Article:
Thursday 26 September 2019

Edison Investment Research Update: Clyra gets 510(k) clearance

Edison Investment Research Group published a special update about BioLargo today through their international distribution channels. The update focuses on Clyra's recent FDA 510(k) clearance and its significance to BIoLargo's future growth prospects. This note is a great place to start if you want to understand what the Clyra 510(k) clearance means for the future of these medical products.

You can read the full report at their website HEREand you can also access their original analyst report on BioLargo HERE.


BioLargo announced on 23 September 2019 that it received 510(k) marketing clearance for the Clyra Wound Irrigation Solution developed by the Clyra Medical subsidiary. The product uses antimicrobial technology based on the delivery of iodine using chemistry similar to the other products developed by BioLargo. The product is designed for cleansing, irrigation and debridement of skin lesions (partial and full thickness) and burns (1st and 2nd degree). With this clearance, the company is free to market and distribute the product, with the ultimate goal of Clyra operating as an independent wound-care company.

Bringing new technology to an established practice

Iodine has a long history in medicine and is an indispensable element of modern practice in the povidone iodine formulation (eg Betadine). However, despite its widespread use, povidone iodine is not without side effects and can cause irritation to mucous membranes and exposed tissue, and is therefore limited to topical use. The Clyra Wound Irrigation Solution instead generates small quantities of reactive iodine in situ that are too low to cause the irritation associated with other formulations (or even risk of staining), but sufficient to provide antiseptic benefit.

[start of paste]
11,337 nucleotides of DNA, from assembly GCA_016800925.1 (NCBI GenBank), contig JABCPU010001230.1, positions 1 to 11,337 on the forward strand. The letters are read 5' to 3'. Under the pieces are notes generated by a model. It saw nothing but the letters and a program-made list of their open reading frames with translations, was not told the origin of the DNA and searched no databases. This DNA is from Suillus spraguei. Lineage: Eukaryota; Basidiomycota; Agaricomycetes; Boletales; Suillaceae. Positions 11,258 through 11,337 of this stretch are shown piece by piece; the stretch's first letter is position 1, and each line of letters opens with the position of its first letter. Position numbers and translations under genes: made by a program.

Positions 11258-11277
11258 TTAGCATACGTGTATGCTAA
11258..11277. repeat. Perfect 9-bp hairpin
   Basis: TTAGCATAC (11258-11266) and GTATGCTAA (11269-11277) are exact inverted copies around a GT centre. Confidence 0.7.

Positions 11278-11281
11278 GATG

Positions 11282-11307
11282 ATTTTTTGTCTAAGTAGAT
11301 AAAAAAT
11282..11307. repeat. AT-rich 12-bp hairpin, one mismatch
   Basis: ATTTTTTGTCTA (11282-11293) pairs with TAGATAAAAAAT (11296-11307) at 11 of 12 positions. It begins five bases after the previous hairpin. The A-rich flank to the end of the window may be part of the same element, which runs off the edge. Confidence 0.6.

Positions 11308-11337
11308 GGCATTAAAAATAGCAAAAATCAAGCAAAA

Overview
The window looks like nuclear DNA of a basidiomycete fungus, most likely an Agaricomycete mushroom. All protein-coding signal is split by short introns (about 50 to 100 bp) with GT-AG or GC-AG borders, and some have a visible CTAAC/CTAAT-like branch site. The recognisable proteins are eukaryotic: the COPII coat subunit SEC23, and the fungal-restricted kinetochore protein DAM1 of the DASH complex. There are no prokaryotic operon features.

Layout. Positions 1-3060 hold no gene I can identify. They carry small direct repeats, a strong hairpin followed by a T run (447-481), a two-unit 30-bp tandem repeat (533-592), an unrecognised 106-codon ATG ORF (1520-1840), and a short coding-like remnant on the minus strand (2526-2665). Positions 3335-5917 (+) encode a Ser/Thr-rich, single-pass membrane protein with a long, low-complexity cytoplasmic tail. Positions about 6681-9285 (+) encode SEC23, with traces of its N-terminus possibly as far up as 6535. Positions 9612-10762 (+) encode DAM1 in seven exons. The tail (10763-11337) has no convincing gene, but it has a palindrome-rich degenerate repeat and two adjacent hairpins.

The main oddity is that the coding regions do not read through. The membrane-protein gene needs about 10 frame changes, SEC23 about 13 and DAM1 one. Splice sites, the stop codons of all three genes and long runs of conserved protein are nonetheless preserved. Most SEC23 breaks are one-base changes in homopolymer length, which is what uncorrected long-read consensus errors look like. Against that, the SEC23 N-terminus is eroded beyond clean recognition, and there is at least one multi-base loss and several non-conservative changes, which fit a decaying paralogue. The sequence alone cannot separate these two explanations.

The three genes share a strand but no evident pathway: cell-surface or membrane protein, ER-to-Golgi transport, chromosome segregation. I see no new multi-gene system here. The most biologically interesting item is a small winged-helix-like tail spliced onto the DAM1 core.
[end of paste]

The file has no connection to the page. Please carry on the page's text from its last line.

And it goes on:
Product can be sold nationwide now

The 510(k) clearance means that Clyra is free to sell the product throughout the US or license it to another party for distribution. Products cleared through the 510(k) pathway must show substantial equivalence to an already approved product and not raise any additional safety or effectiveness concerns. We find it encouraging that the FDA upon examination of the data did not foresee any of these concerns with this product, but the details of the medical claims are forthcoming. We expect it to be an attractive product addressing some of the limitations of traditional iodine.

What’s next: An independent wound-care company

BioLargo has repeatedly stated its intent to spin off Clyra as an independent wound-care company, and 510(k) clearance is the first step in that process. There is little operational overlap between Clyra and the other aspects of the business, so this strategy makes sense. Moreover, the company has sought to independently finance Clyra, as the majority (59%) is owned by outside shareholders. Clyra has sought to establish a pipeline outside of the current product and in 2018 purchased the intellectual property of the SkinDisc technology, a regenerative product for wound healing. Finally, it has proposed a series of follow-on indications for the wound-care solution, including dental and orthopedic applications.

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